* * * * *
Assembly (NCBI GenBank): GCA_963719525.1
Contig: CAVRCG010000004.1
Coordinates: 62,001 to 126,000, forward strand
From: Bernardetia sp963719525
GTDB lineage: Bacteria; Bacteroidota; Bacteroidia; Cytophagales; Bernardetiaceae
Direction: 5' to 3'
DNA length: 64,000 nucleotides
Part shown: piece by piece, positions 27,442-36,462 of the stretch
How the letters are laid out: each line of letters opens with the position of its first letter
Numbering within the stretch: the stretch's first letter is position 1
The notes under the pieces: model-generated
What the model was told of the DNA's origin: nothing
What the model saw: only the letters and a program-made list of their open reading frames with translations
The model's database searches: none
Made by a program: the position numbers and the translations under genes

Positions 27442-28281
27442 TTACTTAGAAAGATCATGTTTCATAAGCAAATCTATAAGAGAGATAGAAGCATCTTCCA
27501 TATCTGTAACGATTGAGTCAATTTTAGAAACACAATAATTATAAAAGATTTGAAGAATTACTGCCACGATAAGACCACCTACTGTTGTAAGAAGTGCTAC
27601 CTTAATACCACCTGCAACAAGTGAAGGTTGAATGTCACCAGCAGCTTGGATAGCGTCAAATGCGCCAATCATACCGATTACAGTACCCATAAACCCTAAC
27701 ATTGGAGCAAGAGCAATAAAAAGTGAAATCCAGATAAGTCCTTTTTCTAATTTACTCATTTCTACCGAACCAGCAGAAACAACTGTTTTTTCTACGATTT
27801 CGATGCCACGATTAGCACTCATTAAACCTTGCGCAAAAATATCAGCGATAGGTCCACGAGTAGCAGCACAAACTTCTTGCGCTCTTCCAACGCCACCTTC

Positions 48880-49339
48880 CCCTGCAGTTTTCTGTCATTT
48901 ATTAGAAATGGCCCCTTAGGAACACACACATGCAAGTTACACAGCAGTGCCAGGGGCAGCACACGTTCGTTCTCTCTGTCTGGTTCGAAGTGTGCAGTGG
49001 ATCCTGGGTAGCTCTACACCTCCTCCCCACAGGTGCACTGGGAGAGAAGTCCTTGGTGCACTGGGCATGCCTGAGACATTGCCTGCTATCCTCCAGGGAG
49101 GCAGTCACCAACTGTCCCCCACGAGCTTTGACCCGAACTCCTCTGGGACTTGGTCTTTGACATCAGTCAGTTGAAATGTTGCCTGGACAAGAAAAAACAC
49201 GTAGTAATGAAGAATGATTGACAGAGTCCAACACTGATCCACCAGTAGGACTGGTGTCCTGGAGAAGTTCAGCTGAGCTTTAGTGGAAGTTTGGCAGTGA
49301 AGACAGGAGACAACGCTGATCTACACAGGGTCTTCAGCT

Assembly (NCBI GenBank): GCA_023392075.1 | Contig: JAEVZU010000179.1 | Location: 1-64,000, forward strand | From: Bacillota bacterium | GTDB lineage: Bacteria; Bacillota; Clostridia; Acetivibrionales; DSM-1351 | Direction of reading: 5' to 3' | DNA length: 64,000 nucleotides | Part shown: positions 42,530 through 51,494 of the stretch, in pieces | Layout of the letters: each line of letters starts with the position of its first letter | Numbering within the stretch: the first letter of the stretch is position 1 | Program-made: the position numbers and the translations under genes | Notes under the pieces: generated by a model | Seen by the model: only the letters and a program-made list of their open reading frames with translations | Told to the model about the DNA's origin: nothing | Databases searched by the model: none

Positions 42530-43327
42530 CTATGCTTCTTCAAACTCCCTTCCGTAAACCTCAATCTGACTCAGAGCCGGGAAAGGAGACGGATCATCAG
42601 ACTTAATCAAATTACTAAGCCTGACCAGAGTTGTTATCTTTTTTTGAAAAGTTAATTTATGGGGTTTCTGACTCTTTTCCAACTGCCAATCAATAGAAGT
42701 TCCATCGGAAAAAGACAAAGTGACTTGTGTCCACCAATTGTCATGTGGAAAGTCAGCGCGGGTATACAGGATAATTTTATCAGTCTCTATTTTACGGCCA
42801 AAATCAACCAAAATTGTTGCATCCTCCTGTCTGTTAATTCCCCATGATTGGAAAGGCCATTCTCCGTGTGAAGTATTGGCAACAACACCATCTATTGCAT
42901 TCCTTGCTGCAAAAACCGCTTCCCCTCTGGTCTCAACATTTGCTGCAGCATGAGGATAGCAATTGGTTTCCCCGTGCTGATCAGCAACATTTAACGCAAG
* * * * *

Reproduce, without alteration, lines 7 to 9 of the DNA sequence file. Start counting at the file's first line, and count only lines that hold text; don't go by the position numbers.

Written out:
DNA length: 64,000 nucleotides
Part shown: piece by piece, positions 27,442-36,462 of the stretch
How the letters are laid out: each line of letters opens with the position of its first letter